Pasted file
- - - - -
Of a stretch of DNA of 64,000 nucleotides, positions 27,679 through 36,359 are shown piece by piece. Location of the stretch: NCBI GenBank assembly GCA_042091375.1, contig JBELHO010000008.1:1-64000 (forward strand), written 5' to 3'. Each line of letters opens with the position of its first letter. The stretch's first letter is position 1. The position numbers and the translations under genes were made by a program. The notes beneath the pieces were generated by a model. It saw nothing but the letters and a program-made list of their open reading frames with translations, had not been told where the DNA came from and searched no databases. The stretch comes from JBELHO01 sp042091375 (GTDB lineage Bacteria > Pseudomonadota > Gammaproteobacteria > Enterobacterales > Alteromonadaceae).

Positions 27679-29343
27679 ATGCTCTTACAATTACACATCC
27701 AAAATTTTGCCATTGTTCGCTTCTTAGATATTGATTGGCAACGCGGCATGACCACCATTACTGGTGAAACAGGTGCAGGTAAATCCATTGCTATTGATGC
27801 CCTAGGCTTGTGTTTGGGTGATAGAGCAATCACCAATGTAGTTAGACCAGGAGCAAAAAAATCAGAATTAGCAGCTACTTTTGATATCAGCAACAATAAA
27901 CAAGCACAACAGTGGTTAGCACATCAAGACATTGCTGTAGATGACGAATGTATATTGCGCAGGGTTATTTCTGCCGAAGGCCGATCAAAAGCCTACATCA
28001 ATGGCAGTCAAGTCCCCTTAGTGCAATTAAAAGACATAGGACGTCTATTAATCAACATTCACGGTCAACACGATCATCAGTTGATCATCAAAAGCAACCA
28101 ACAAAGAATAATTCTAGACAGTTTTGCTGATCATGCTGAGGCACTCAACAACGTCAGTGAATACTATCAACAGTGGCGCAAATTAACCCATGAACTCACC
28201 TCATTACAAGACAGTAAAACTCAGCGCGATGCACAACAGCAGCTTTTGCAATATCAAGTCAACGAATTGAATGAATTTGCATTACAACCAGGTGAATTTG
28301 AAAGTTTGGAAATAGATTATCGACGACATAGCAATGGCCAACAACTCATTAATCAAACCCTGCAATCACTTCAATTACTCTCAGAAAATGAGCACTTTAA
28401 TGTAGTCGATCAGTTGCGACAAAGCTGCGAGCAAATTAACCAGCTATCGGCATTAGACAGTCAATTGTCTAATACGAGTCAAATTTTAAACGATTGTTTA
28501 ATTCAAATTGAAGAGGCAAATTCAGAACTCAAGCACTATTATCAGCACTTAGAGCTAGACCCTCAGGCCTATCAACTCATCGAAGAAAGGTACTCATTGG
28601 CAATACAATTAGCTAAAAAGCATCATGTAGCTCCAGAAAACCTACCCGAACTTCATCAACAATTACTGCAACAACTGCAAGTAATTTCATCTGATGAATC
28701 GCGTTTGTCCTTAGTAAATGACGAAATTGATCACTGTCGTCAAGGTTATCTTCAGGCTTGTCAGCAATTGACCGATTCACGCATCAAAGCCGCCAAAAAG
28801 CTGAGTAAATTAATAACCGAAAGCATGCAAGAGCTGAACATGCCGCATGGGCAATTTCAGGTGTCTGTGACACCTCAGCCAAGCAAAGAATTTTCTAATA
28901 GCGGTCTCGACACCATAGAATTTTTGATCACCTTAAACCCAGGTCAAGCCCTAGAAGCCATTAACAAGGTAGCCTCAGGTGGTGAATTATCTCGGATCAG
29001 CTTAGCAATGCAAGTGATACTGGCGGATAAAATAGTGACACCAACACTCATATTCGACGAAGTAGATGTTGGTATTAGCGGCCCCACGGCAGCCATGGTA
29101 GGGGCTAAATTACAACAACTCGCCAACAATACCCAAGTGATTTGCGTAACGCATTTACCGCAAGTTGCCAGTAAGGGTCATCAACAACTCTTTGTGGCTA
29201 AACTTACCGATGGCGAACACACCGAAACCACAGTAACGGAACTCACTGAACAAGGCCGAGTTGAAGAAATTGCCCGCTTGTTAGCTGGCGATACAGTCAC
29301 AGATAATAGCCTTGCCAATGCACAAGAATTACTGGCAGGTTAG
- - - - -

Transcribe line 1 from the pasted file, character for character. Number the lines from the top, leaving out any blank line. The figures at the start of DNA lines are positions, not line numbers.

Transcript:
Of a stretch of DNA of 64,000 nucleotides, positions 27,679 through 36,359 are shown piece by piece. Location of the stretch: NCBI GenBank assembly GCA_042091375.1, contig JBELHO010000008.1:1-64000 (forward strand), written 5' to 3'. Each line of letters opens with the position of its first letter. The stretch's first letter is position 1. The position numbers and the translations under genes were made by a program. The notes beneath the pieces were generated by a model. It saw nothing but the letters and a program-made list of their open reading frames with translations, had not been told where the DNA came from and searched no databases. The stretch comes from JBELHO01 sp042091375 (GTDB lineage Bacteria > Pseudomonadota > Gammaproteobacteria > Enterobacterales > Alteromonadaceae).